I never used silicone sealant, that I'm sure of, but I have done the grease method before only to have the gasket "slide out" over time and start to leak. Using that same gasket that was sliding out, I switched to Aviation sealant and it has solved the leak problem. Now I use the Aviation sealant only for valve cover gaskets and used it on my leaking Dana 300 two years ago to seal up the splines at the yokes and rear shim plates for the front bearing preload cover. The synthetic oil was creeping out of the smallest of openings on the D300 and the aviation sealant cured that problem too. The aviation sealant is a lot easier to clean up when one needs to put on a new gasket too. It remains tacky and can be removed with Mineral Spirits for prepping the surface again for a new gasket if needed.
I'm on my fourth valve cover gasket since the engine was rebuilt. First was removed to change Valve cover color from wrinkle back to blue powder coat and I used the grease method only to have it start to leak which led to changing gasket with new and aviation sealant. Second time was a for loose baffle plate under the cover that needed to be secured before falling into the valve train. Third and fourth time was taking care of the internal coolant leak.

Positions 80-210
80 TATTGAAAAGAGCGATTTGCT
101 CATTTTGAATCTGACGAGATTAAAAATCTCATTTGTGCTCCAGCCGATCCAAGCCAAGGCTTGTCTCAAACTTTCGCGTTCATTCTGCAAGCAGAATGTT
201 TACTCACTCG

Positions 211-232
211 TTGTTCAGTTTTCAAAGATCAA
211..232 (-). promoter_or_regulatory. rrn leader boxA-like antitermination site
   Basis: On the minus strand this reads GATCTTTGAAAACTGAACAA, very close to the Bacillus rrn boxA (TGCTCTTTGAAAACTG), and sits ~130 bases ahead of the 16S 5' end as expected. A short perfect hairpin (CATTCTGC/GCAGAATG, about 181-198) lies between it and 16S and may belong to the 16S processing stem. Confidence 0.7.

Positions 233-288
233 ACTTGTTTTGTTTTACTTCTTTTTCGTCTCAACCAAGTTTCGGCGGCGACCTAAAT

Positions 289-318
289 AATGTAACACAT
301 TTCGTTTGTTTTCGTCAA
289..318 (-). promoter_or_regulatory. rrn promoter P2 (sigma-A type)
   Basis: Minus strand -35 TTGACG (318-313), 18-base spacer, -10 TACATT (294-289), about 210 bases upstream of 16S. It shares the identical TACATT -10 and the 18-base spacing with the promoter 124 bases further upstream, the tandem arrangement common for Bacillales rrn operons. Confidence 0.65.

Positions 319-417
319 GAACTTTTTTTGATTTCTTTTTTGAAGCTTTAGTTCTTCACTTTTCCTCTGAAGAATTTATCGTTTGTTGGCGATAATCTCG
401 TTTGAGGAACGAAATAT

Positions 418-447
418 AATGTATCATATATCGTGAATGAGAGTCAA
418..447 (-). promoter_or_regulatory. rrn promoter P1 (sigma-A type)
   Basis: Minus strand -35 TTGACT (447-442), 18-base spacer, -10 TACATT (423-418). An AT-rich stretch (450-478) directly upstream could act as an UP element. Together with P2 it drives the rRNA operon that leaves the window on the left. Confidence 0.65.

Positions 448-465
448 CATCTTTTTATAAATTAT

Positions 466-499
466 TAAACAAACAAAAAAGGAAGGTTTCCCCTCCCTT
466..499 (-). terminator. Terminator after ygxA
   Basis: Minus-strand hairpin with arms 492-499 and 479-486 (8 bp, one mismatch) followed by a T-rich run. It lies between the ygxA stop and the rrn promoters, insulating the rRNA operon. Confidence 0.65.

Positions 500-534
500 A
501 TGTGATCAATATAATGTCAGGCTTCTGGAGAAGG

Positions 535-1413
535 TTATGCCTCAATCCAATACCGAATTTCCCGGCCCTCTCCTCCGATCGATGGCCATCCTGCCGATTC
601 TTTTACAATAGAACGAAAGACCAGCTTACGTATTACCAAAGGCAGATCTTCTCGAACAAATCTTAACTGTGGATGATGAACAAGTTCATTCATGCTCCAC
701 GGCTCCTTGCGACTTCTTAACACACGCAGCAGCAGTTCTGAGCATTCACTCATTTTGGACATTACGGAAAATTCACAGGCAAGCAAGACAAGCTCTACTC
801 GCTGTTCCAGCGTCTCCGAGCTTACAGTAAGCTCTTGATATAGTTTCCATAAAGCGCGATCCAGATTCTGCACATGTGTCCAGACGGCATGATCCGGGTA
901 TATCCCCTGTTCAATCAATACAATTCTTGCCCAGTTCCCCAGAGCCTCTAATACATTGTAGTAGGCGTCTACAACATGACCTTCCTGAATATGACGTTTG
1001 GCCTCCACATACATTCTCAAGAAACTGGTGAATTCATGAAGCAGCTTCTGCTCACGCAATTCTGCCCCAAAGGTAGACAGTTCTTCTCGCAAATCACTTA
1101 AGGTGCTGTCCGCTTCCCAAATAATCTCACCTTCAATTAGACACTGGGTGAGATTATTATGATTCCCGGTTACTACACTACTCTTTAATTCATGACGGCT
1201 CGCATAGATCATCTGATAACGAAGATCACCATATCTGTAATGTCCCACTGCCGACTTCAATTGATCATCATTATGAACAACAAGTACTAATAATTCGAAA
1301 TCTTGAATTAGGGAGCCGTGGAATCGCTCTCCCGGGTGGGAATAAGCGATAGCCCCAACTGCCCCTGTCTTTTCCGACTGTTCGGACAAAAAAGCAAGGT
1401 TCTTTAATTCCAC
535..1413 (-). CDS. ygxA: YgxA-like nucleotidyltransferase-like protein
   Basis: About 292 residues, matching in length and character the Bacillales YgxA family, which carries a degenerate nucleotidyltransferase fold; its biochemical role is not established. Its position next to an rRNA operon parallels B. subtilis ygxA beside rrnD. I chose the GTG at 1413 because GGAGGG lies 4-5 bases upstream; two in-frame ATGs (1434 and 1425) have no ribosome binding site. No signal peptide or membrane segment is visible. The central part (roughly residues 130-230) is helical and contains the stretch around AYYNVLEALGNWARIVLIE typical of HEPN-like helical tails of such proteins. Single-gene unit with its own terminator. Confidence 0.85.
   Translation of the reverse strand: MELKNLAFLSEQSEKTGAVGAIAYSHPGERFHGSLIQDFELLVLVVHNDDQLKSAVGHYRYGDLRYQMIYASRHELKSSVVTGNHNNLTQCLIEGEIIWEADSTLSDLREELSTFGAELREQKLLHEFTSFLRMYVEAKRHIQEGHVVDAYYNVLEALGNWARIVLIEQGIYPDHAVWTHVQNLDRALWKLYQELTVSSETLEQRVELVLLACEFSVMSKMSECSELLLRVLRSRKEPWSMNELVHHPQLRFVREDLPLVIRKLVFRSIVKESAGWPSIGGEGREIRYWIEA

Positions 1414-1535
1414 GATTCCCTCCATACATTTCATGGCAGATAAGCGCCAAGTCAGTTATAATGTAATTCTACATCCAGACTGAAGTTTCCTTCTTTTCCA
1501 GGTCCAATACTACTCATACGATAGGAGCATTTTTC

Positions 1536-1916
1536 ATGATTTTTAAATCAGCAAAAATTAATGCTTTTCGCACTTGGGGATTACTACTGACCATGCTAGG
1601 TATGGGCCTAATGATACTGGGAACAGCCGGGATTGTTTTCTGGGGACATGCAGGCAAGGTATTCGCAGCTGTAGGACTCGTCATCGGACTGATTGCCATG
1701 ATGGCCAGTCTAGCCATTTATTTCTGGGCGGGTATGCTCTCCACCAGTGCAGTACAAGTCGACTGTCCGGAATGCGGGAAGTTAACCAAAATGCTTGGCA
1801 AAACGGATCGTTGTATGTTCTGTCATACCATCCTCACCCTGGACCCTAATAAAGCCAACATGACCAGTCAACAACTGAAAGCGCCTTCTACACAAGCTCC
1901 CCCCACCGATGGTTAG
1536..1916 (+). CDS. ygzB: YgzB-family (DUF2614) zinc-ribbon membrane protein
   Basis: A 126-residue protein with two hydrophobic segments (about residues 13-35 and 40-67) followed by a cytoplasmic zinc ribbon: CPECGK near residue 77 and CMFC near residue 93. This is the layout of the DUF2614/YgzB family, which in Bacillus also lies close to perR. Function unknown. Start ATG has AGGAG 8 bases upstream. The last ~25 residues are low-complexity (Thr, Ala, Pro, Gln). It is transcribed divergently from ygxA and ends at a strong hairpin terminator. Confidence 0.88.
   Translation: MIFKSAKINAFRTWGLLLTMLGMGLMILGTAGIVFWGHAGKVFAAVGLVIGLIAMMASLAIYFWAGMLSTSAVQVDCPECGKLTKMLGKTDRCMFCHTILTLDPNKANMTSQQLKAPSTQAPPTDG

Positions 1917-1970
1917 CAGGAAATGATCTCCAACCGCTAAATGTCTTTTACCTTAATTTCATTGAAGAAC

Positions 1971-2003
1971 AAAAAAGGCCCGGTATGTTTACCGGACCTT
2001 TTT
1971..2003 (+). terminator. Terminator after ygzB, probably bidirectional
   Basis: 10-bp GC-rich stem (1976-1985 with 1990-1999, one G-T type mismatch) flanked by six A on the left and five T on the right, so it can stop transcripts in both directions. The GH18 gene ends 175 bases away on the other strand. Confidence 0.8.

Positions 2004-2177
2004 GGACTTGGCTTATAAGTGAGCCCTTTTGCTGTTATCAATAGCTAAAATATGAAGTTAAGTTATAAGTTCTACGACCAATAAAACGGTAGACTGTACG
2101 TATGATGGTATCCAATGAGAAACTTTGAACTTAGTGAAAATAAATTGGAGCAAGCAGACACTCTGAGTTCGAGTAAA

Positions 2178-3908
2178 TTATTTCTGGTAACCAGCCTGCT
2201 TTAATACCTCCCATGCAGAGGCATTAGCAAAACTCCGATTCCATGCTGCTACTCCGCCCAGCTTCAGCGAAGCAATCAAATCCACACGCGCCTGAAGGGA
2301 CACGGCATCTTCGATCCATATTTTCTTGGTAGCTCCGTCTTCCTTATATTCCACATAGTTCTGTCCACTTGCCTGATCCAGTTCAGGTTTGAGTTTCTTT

The grease method for sealing a gasket works well as long as you have bolts or nuts that don't come loose that hold the valve cover down. That was one of my problems too and have cured it with these little gems called Wedge Lock Washers that are two piece and prevent bolts from backing out. They have another name but I can't remember and are very popular on header bolts as well.
1984 CJ-7 Renegade